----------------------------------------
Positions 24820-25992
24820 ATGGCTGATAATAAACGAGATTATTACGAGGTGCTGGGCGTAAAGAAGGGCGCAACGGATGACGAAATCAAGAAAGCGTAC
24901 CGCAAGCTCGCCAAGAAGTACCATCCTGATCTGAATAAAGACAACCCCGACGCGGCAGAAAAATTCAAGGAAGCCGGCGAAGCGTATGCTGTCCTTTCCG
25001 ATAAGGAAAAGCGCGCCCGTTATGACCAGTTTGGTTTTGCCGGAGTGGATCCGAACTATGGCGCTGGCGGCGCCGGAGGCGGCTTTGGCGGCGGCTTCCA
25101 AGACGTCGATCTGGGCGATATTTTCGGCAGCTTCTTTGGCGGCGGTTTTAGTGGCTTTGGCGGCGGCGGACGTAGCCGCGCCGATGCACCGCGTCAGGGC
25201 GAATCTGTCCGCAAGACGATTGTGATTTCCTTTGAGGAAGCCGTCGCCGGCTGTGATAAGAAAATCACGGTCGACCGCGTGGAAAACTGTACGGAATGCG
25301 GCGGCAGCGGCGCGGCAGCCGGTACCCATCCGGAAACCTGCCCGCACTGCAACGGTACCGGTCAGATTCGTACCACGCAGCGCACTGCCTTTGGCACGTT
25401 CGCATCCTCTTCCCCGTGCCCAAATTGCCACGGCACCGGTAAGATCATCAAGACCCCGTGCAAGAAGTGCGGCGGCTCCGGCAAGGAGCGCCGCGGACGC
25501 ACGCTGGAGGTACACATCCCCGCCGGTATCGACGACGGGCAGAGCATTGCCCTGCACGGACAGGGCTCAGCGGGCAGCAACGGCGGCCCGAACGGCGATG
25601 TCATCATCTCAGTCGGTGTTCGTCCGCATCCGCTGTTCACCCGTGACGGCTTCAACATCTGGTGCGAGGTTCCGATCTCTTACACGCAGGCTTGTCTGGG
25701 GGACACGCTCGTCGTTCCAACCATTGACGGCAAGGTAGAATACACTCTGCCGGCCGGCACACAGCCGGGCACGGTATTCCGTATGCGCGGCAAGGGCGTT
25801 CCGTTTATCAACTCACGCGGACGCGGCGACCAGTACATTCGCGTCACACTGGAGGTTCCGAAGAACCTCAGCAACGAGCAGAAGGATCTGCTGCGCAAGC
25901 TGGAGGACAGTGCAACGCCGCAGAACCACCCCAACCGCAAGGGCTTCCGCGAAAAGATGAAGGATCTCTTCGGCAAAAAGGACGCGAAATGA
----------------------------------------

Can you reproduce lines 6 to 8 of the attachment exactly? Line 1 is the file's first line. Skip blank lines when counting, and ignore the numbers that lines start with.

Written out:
25201 GAATCTGTCCGCAAGACGATTGTGATTTCCTTTGAGGAAGCCGTCGCCGGCTGTGATAAGAAAATCACGGTCGACCGCGTGGAAAACTGTACGGAATGCG
25301 GCGGCAGCGGCGCGGCAGCCGGTACCCATCCGGAAACCTGCCCGCACTGCAACGGTACCGGTCAGATTCGTACCACGCAGCGCACTGCCTTTGGCACGTT
25401 CGCATCCTCTTCCCCGTGCCCAAATTGCCACGGCACCGGTAAGATCATCAAGACCCCGTGCAAGAAGTGCGGCGGCTCCGGCAAGGAGCGCCGCGGACGC